| Discussion|| |
Many systematic reviews and meta-analyses have evaluated the quality of life of patients with cancer, diabetes, and cardiac diseases in Iran. The present systematic review aimed to assess post-CPR quality of life of patients.
Overall, the results of this study are cause for concern, as only a small number of patients were discharged from the hospital after resuscitation, and of this small number, even fewer had an optimal quality of life. Although the survival of patients after cardiac arrest has also been low in many other studies, further studies need to be conducted on the outcomes of CPR and the quality of life in patients after this medical intervention. Different factors, including lack of the required facilities in hospitals, poor skills of the medical personnel in emergency departments, lack of interdepartmental coordination, and nonstandard medical emergency centers and relevant units, reduce the survival rate of patients after cardiac arrest. However, a number of measures such as general training on the basics of CPR, reducing the response time of emergency medical centers, better equipment of ambulances, continuing training in advanced CPR for medical personnel, and forming a cohesive group for performing CPR can improve the efficiency of CPR and increase the survival rate of the patients. Although survival is low after CPR, most survivors continue to have a reasonable quality of life if they receive proper treatment and follow-up. Many patients are left alone to themselves after the initial success of CPR and care providers fail to continue the initial sensitivity they show at the time of CPR. This negligence is one of the major causes of the high mortality rate in patients undergoing CPR. Moreover, many patients do not survive the hospital at all. Concerns about the low quality of life are not enough reason to end the efforts taken for the victims of cardiac arrest. According to the results of Goodarzi et al., there are no significant differences in the initial success of CPR between different age groups. However, the success rate was found to be lower in the night shift than in the morning and evening shifts. Moreover, although the risk of death was 1.04 times higher in men than in women, no statistically significant relationships were observed between gender and the initial success rate or between gender and the final outcome of CPR. The authors suggested fair distribution of health personnel between all three shifts, better management plans for improving CPR and its outcomes, and ensuring a more careful follow-up of the patients after CPR as methods to increase the success rate of CPR.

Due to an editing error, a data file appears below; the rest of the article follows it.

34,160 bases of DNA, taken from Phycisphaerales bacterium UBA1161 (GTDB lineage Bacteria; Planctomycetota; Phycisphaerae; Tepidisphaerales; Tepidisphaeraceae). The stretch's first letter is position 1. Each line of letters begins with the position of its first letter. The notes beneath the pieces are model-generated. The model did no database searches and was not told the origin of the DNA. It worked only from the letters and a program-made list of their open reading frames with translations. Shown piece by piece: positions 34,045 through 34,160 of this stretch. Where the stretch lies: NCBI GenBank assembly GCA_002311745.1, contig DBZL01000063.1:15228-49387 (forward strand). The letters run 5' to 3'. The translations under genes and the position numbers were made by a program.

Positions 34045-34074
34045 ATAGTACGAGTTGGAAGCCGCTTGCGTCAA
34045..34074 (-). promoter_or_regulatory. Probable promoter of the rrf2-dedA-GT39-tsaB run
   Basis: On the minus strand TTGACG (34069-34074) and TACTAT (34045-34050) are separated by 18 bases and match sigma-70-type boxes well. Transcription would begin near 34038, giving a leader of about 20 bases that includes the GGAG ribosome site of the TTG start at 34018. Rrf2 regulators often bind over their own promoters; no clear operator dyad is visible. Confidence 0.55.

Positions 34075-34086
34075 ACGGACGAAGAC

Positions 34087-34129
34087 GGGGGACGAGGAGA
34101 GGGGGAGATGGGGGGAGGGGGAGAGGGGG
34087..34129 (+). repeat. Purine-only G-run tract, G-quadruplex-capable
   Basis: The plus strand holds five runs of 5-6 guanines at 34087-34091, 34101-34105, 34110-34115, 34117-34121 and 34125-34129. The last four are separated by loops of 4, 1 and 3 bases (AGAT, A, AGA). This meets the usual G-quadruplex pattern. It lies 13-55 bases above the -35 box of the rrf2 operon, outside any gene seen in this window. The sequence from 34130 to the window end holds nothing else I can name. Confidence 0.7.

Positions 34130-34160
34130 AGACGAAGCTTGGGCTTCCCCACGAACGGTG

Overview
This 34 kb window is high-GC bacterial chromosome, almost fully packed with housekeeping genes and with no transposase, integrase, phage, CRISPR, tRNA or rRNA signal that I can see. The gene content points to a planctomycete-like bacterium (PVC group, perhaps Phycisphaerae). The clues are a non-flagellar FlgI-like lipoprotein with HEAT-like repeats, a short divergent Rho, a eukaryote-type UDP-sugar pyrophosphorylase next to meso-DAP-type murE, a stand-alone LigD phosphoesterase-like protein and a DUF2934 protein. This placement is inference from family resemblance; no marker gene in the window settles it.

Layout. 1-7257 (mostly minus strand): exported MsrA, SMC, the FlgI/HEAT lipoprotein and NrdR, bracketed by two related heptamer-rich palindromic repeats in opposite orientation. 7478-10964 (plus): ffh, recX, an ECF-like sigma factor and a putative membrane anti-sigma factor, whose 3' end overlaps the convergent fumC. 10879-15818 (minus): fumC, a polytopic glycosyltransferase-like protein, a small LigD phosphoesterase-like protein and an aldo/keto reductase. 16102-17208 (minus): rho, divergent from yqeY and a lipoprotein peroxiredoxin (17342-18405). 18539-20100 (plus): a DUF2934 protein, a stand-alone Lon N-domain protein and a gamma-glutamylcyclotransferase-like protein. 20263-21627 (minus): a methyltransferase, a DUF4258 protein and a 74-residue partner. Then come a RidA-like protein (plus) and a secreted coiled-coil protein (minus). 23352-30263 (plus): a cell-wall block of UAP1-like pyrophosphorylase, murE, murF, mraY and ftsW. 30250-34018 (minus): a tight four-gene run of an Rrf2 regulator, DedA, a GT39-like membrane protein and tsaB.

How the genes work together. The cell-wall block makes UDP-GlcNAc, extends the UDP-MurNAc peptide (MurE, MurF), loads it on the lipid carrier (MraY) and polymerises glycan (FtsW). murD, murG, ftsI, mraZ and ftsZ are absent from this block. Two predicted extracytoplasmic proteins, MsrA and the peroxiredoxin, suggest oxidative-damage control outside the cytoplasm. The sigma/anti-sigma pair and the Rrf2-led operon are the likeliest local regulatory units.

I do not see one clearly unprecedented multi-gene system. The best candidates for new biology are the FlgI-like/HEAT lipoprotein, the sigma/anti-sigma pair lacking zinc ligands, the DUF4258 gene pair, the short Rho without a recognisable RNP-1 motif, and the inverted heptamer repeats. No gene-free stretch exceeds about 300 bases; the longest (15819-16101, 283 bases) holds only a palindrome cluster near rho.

Most mental disorders, including depression, anxiety, and post-traumatic stress disorder, are highly prevalent in patients recently discharged from ICUs. Such problems may affect their ability to perform daily activities and participate in the community. Psychological problems, cognitive dysfunction, and problems in daily functioning among survivors of CPR are associated with a reduced quality of life. In a study in Amsterdam, the Netherlands, de Vos et al. investigated the characteristics of patients before, during, and after CPR and examined the effects of CPR on patients' quality of life, cognitive function, depression, and dependency 3 months after discharge. From a total of 827 resuscitated patients, 12% survived and were followed up. Of these, 89% participated in the study. Most of the survivors (75%) lived independent lives, 17% were cognitively damaged, and 16% showed symptoms of depression. The researchers found the quality of life to be affected by four factors including the reason for hospital admission, age before resuscitation, a prolonged arrest, and coma after resuscitation. The quality of life was poorer in survivors after resuscitation compared with the control group of older adults but better than the control group of patients experiencing stroke.
Differences in the types and times of neurological evaluations in previous studies make a concise and specific conclusion impossible. It is generally accepted that long-term evaluations should be postponed by at least 6 months and preferably up to 1 year after a cardiac arrest. Studies on long-term neurological outcomes have generally reported a good outcome in more than 85% of the patients. The general definition of brain function grade II is “disabled but independent” and includes patients with hemiplegia, convulsions, and permanent changes in memory. However, this classification system provides only a raw estimate of neurological outcomes, and studies that use more sensitive tests of memory and cognition have detected mild cognitive impairment in most survivors of cardiac arrest., Further efforts are needed to identify effective strategies that can help improve survival and quality of life after CPR. Despite the advances in treatment processes and medical equipment, the prognosis and outcomes of CPR are still poor in patients with sudden cardiac and respiratory arrest as well as in diabetics or liver failure.,, Nonetheless, the formation of evaluation committees for CPR can be a helpful step in understanding the reason for this disparity in different centers.